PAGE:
Advocates estimate the state will eliminate 174 million metric tons of greenhouse gases.
Last month, Schwarzenegger signed a unique accord with British Prime Minister Tony Blair to work on alternative fuels and technologies.
Senate President Pro Tem Don Perata, D-Oakland, said people are custodians of the planet and need to act responsibly.
Reports by state agencies indicate that a 2- to 3-degree temperature rise could be enough to cause the Sierra Nevada snowpack to melt earlier each year, leading to flooding in the Central Valley.
"This is not anecdotal legislation; this is rooted in fact," Perata said. "The facts are if we do not do something to stop carbon emissions in this world, we are going to see a diminution of both the quality of life, and eventually all life."
But reaching the deal during the last week of the legislative session involved a tremendous amount of negotiating between the Governor’s Office and the two houses.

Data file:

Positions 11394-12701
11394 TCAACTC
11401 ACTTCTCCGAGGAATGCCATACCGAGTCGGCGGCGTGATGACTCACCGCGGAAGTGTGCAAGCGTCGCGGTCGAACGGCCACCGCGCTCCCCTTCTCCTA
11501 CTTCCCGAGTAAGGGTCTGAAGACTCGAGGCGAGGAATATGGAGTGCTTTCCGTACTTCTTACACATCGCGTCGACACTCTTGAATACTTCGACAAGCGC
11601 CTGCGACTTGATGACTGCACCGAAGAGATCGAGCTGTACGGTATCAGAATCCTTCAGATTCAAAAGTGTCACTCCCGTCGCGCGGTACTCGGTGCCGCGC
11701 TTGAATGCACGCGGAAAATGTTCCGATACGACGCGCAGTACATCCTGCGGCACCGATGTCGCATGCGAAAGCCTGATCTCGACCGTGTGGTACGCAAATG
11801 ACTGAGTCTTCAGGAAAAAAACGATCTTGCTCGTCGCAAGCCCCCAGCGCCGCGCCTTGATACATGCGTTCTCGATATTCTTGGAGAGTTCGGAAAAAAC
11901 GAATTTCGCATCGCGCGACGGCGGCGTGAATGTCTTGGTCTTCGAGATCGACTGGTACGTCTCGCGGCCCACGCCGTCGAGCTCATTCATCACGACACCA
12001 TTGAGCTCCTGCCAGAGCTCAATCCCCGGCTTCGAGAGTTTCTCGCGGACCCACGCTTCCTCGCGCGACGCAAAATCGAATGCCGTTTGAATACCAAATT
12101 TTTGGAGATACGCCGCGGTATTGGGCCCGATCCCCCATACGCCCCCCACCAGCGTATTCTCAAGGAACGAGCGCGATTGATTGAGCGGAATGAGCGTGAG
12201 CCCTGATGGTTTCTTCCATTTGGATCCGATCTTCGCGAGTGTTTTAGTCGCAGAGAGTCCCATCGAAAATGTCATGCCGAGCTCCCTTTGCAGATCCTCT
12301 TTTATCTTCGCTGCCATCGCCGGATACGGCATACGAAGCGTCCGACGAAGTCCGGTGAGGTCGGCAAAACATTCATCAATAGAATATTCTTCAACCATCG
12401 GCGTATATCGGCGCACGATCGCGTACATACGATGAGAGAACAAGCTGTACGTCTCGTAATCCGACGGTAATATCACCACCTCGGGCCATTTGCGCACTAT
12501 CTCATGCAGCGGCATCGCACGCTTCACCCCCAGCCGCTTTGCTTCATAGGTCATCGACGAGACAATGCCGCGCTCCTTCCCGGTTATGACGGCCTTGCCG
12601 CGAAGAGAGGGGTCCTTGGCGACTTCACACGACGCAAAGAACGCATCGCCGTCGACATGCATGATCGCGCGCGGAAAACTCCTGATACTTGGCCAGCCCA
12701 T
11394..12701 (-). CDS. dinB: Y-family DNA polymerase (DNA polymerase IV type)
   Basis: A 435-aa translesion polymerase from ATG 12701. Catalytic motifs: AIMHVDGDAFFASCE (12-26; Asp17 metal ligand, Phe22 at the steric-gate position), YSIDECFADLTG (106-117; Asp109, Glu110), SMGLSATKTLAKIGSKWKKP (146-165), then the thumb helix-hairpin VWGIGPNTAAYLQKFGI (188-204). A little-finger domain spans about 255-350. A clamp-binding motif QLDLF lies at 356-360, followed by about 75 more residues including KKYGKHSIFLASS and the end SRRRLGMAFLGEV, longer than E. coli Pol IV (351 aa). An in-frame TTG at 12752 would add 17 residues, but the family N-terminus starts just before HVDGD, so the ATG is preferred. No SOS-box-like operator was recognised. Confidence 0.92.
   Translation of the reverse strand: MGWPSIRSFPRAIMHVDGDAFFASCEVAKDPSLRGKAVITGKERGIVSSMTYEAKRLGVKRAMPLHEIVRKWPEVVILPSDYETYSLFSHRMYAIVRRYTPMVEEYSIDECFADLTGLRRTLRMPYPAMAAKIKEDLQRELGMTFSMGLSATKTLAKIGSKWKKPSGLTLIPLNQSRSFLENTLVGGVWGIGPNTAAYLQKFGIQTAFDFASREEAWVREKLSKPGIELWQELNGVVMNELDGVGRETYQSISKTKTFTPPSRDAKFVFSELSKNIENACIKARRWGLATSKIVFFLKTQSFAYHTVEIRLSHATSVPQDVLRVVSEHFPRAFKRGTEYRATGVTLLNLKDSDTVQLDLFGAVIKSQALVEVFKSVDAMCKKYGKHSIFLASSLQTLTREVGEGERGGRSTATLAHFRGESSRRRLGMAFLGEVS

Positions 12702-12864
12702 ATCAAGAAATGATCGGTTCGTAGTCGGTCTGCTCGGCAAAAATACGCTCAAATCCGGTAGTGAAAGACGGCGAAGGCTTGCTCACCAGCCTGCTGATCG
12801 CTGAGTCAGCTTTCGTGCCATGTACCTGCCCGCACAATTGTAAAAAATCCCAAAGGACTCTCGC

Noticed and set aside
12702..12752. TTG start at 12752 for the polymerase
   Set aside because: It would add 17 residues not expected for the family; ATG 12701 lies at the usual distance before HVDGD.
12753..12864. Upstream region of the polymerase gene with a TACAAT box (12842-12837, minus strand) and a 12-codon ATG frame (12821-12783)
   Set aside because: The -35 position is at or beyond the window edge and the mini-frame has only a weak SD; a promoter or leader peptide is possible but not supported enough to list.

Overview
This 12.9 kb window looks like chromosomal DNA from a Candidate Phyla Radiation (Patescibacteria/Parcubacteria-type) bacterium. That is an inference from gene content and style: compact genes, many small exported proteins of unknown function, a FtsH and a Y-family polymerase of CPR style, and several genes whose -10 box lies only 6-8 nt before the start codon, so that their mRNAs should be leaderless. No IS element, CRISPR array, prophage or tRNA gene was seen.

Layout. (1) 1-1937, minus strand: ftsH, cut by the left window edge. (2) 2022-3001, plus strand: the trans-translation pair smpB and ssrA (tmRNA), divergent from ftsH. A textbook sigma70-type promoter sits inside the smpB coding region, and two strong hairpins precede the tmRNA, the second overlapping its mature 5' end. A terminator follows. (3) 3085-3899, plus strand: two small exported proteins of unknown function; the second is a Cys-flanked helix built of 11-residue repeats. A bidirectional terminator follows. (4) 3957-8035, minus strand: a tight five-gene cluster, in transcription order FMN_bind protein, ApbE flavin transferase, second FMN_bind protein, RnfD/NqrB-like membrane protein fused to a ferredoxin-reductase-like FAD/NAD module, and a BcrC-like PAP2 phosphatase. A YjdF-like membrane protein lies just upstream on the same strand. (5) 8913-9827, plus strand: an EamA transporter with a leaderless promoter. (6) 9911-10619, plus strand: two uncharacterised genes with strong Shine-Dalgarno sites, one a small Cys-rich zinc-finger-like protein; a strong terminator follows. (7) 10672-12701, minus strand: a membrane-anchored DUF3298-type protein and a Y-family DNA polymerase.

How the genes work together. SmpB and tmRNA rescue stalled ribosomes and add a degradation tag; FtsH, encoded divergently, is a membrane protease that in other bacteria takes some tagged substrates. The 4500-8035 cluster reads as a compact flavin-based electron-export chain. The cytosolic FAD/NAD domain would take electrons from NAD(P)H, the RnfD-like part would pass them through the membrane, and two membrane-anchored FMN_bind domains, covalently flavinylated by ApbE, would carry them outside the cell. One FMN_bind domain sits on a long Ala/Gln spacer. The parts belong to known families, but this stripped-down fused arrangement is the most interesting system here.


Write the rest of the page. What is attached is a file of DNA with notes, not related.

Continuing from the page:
On several occasions, Núñez said, he was "ready to throw in the towel."
Administration officials said the governor teetered back and forth, and didn’t commit to signing the bill until Wednesday.
He had been most concerned that the bill would drive up the cost of doing business in the state.
At issue was the governor’s request for mandatory market trading on carbon emissions, which would help businesses meet their quotas at the lowest cost. Such a mechanism would allow businesses to buy, sell and trade credits with other companies.
Some environmental groups opposed such trading, fearing it would enable businesses to sidestep emission requirements. The bill requires trading, but directs the Air Resources Board to set up a road map for trading.